I recently completed my first marked thru hike — and longest hike to date — walking solo for a total 50km along the incredible Gibraltar-Washpool World Heritage Walk in Northern NSW, Australia.
This was my longest hike to date and was completed solo in February 2022.
Along the way I carried one of my 35mm film cameras a shot three rolls of film over the length of the hike.
Below I’ll share some of my images and thoughts from this amazing adventure.
This hike was a true rugged Australian highlands walk with some highlights and a short video of the trip below.
- 50km loop track with lots of addon trails
- World Heritage Gondwana rainforest
- Oasis wetlands and rocky creeks and platypus
- Huge granite boulders and tors
- Hidden waterfalls and endangered crayfish
- Tall sclerophyll eucalypt and temperate rainforest
Gibraltar Range & Washpool National Parks
Located within the Northern Tablelands above the Clarence Valley, this 50km loop can be hiked over three to five days, with additional tracks possible to add up to a total of 100km and 5 days total if you wish.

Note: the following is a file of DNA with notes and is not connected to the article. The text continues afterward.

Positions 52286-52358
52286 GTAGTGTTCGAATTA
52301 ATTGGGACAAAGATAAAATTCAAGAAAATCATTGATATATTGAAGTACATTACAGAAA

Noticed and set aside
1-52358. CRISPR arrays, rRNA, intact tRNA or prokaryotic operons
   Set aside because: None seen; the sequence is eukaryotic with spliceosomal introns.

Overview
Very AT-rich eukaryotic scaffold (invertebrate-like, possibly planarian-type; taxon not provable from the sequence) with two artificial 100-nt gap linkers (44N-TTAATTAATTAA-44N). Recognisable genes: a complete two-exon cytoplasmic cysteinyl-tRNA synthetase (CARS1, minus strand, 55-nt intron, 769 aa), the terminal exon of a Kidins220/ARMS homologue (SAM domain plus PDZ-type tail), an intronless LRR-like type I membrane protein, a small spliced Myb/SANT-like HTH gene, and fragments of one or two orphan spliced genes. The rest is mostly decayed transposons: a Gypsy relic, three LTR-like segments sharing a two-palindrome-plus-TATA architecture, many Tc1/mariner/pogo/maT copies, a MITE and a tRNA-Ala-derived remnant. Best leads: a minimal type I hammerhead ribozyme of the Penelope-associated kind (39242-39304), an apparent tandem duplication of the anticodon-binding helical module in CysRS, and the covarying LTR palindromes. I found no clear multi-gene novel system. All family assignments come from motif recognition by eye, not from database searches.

There are remnants of mining, logging and grazing from the 1880s at various parts of the walk for some colonial history of the area.
Gibraltar Range and Washpool National Parks also lie within the traditional lands of the Bundjalung, Gumbaingirr and Ngarrabul people.
Mulligans Hut to Boundary Falls
I started my hike from Mulligans Hut, a popular day use and campground with lots of parking.
I walked counter-clockwise so I could get into some bigger days early and have a smaller day at the end for the climb out of the gully.
I walked in late summer and we had had significant fires through the parks recently so there was a lot of thick regrowth and fire damage across the landscape.
Boundary Falls to Coombadjha Campground
On the second day there is a halfway camp at grassy Creek that can be used to split your trip into an extra night.
I opted to walk through and really enjoyed this section of the trail through some amazing granite country, creeks and waterfalls at both ends.
Coombadjha Campground to Mulligans Hut
The final day I started early so didn’t get a lot of time to photograph in the dark understory.
The hike out of Coombadjha back to Mulligans was mostly a road walk back to the highway before winding back through dry forest.
This was a really easy finish to the trip and I was done by mid day and free to explore the nearby lookouts and other trails.